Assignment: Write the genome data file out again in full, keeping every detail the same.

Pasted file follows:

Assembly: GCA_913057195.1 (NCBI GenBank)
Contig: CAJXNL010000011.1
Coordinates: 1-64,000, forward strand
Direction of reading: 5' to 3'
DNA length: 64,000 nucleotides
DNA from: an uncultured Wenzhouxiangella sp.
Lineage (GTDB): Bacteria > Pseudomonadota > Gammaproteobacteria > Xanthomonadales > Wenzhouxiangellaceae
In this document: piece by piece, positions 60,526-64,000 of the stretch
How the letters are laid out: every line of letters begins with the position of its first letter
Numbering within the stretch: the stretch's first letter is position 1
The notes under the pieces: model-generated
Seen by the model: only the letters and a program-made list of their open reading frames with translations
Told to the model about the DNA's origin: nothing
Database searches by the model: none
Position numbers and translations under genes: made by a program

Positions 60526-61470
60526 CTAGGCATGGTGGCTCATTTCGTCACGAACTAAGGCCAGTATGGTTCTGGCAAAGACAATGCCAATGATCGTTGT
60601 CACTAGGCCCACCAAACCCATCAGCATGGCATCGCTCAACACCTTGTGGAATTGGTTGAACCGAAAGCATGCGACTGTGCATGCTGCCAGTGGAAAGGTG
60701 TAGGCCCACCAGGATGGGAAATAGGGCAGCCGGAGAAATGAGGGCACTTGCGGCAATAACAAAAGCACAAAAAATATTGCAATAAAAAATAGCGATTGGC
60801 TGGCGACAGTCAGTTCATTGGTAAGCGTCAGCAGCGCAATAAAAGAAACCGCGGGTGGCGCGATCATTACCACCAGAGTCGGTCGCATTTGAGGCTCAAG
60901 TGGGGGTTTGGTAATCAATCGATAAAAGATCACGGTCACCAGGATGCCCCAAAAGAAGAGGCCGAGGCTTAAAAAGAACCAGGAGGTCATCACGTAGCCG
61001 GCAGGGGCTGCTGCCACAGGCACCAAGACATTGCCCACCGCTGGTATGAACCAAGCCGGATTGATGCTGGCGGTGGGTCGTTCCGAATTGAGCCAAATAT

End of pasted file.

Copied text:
Assembly: GCA_913057195.1 (NCBI GenBank)
Contig: CAJXNL010000011.1
Coordinates: 1-64,000, forward strand
Direction of reading: 5' to 3'
DNA length: 64,000 nucleotides
DNA from: an uncultured Wenzhouxiangella sp.
Lineage (GTDB): Bacteria > Pseudomonadota > Gammaproteobacteria > Xanthomonadales > Wenzhouxiangellaceae
In this document: piece by piece, positions 60,526-64,000 of the stretch
How the letters are laid out: every line of letters begins with the position of its first letter
Numbering within the stretch: the stretch's first letter is position 1
The notes under the pieces: model-generated
Seen by the model: only the letters and a program-made list of their open reading frames with translations
Told to the model about the DNA's origin: nothing
Database searches by the model: none
Position numbers and translations under genes: made by a program

Positions 60526-61470
60526 CTAGGCATGGTGGCTCATTTCGTCACGAACTAAGGCCAGTATGGTTCTGGCAAAGACAATGCCAATGATCGTTGT
60601 CACTAGGCCCACCAAACCCATCAGCATGGCATCGCTCAACACCTTGTGGAATTGGTTGAACCGAAAGCATGCGACTGTGCATGCTGCCAGTGGAAAGGTG
60701 TAGGCCCACCAGGATGGGAAATAGGGCAGCCGGAGAAATGAGGGCACTTGCGGCAATAACAAAAGCACAAAAAATATTGCAATAAAAAATAGCGATTGGC
60801 TGGCGACAGTCAGTTCATTGGTAAGCGTCAGCAGCGCAATAAAAGAAACCGCGGGTGGCGCGATCATTACCACCAGAGTCGGTCGCATTTGAGGCTCAAG
60901 TGGGGGTTTGGTAATCAATCGATAAAAGATCACGGTCACCAGGATGCCCCAAAAGAAGAGGCCGAGGCTTAAAAAGAACCAGGAGGTCATCACGTAGCCG
61001 GCAGGGGCTGCTGCCACAGGCACCAAGACATTGCCCACCGCTGGTATGAACCAAGCCGGATTGATGCTGGCGGTGGGTCGTTCCGAATTGAGCCAAATAT